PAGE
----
Fraud Victim or Reckless Investor?: Our Response to Blaming the Victim

Norman Groot, LLB, CFE, CFI
Investigation Counsel PC

On August 24, 2013, the Globe and Mail published an article entitled: Crime Without Punishment: Canada’s Investment Fraud Problem by Jeff Gray & Janet McFarland. In the article, forensic accountant Greg Draper of MNP LLP, a former RCMP investigator, is quoted as stating that often “fraud cases can be hard for police because it is not always clear whether someone is a victim of a fraud or a reckless investor … When things are everybody’s responsibility, sometimes they become nobody’s responsibility.” The article goes on to say that often fraud victims are reluctant to come forward because they are so embarrassed they can’t bring themselves to tell others or report it to police.

It has been our experience that contributory negligence (blaming the victim) is an allegation often made by a fraudster and his lawyers to deter fraud victims from bringing their case forward. As referred to above, a fraud victim’s contributory negligence, or reckless investing, is also a reason why the police and the Crown are reluctant to prosecute cases criminally. This issue of whether someone is a fraud victim or a reckless investor underscores the reason why consulting with civil fraud recovery counsel before reporting concerns to police should be the first recourse for victims of fraud who are embarrassed by what happened and are reluctant to come forward.

Fraud victims should be aware that the issue of their alleged contributory negligence has been addressed by the courts. In the case of Boma Manufacturing Ltd. v. Canadian Imperial Bank of Commerce, 1996 CarswellBC 2314, [1996] 3 S.C.R. 727 (S.C.C.), at para. 31, the Supreme Court of Canada held that, with respect to torts of strict liability, such as conversion (theft), the claim itself “militates against the defence of contributory negligence”. In fact, “the notion of strict liability involved in an action for conversion is prima facie antithetical to the concept of contributory negligence.” To state it more plainly, a fraud victim’s lack of due diligence or reckless investing is not a defence available to some who made intentional fraudulent misrepresentations to obtain a fraud victim’s money. Just like leaving one’s house unlocked is not an invitation to a burglar to enter a home owner’s property and steal, a fraud victim’s lack of due diligence is not a defence to a fraudster who steals by lies. See also Siegel ats Hibbert, 2012 ONSC 2767.

The Globe and Mail article mentioned above also addresses other concerns commonly raised by fraud victims, such as that “those who bilk investors often suffer little more than a slap on the wrist, and that the police are often unwilling to investigate allegations of complex financial crimes, especially in cases of smaller financial frauds that don’t attract media attention”. Indeed, professional commentators such as Ermannao Pascutto, a former executive director of the Ontario Securities Commission (OSC), echoes that police forces sometimes lack the required expertise to handle complex frauds. Further, Douglas Hunt, a former Ontario Assistant Deputy Attorney General, suggests that part of the problem is the culture in the Crown prosecutor’s office in that Crown Attorneys often prioritize prosecutions of violent or sex crimes with their scarce resources before tackling complex white collar crime cases where the victims are not as sympathetic.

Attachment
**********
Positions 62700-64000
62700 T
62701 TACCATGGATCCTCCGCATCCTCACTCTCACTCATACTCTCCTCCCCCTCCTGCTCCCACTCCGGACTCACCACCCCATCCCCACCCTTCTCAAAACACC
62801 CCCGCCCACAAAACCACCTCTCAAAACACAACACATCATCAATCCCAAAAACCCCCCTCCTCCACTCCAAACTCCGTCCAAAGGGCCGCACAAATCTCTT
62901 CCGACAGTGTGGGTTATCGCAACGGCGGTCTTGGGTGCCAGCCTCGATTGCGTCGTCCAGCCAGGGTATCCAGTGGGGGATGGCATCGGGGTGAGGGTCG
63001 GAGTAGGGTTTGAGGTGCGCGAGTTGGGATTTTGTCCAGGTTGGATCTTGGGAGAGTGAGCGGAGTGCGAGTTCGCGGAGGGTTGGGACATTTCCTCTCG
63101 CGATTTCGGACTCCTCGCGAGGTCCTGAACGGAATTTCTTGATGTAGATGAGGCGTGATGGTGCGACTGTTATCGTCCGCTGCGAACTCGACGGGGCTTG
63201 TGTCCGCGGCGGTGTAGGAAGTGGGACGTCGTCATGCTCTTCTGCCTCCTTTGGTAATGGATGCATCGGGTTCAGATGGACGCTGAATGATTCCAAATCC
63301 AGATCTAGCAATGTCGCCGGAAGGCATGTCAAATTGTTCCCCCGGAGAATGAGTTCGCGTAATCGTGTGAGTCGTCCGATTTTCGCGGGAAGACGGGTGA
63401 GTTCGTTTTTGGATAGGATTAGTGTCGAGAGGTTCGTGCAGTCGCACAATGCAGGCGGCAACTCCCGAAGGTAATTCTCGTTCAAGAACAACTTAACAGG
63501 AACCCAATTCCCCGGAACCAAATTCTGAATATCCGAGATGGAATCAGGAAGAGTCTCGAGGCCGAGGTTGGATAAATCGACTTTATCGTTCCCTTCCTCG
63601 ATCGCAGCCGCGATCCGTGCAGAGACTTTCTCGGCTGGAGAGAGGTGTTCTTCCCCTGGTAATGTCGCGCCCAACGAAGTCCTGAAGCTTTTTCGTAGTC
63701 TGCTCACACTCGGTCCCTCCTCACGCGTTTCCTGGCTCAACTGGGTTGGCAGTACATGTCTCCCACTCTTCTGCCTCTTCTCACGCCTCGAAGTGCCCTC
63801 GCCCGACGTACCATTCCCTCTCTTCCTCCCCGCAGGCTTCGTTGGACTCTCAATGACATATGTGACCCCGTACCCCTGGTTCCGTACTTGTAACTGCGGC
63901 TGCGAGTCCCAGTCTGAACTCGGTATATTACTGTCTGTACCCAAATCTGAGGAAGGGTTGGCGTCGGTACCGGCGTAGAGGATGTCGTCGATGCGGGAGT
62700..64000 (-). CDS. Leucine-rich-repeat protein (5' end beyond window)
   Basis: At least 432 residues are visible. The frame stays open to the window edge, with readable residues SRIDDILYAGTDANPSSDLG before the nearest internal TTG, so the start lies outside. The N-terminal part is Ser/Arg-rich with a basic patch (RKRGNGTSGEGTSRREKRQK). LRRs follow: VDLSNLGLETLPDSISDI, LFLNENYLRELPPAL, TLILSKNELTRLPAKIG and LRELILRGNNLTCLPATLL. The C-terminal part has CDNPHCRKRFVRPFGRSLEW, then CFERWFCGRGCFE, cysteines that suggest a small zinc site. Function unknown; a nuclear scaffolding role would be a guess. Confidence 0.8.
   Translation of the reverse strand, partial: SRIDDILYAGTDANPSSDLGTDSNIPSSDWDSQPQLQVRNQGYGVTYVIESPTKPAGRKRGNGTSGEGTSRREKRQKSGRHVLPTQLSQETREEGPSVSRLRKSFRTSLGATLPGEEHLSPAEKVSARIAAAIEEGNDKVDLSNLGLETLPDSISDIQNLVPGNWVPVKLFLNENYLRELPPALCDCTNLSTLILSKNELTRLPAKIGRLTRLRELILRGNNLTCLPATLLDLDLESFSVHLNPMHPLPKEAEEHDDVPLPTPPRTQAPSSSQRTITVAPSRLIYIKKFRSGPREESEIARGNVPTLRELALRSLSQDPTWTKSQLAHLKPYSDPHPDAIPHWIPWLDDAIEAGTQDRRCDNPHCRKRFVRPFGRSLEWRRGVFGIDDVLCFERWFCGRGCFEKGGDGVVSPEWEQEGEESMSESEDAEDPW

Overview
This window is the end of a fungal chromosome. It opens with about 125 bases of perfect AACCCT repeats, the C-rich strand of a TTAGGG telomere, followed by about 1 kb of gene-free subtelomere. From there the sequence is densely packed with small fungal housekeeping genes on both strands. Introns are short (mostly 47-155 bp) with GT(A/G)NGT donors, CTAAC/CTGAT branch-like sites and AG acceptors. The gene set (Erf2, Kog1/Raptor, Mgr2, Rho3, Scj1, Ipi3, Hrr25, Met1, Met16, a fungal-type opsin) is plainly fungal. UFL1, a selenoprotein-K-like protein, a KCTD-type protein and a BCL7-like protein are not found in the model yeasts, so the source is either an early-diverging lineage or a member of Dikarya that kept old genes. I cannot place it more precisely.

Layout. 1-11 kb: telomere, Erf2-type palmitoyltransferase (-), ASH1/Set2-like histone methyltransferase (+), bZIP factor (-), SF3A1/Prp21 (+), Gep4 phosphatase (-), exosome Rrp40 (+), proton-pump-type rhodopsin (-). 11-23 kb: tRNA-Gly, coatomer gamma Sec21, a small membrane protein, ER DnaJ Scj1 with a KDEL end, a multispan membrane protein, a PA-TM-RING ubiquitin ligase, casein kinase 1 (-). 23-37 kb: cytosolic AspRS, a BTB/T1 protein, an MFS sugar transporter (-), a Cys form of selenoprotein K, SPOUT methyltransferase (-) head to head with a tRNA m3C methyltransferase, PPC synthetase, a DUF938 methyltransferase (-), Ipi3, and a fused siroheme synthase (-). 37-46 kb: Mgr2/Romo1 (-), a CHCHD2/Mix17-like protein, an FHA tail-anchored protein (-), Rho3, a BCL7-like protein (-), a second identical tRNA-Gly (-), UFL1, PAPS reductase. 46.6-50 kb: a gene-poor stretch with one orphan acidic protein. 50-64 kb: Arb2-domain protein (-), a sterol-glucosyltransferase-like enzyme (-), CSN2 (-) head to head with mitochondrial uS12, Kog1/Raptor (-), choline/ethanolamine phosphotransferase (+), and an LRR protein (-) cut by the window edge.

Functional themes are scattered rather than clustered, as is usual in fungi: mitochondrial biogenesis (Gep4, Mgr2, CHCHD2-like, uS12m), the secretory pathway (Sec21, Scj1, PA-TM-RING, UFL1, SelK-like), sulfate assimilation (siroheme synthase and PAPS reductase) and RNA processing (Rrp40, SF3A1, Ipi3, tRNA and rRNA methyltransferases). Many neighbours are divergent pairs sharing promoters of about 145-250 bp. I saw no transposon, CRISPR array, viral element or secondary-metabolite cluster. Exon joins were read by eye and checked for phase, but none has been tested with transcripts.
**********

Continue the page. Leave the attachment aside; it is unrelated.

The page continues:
To address the lack of prosecution against those involved in smaller investment frauds (less than $10M), Mr. Pascutto, who now is the executive director for the Canadian Foundation for Advancement of Investor Rights (FAIR Canada, a shareholder advocacy organization, suggest that Canada needs a “central fraud clearing agency” to investigate and prosecute financial crimes. Such calls to action have resulted in the OSC announcing, in June 2013, that it is setting up a new fraud squad of lawyers and investigators to deal with investment frauds in the $5M to $10M range and prosecute them criminally outside the traditional OSC regulatory regime.

Even with such positive developments, however, we recommend to fraud victims that they consult their own private counsel to have their case assessed before reporting their loss to the police or the OSC. Notwithstanding that contributory negligence is not a defence to a fraud allegation, fraud victims need to have their cases organized and investigated. Further, fraud victims should assess issues that could cause embarrassment before they report their loss to police. It is when the fraud victim is confident with their case that consideration should be given to turning it over to the public authorities for prosecution and to seek restitution.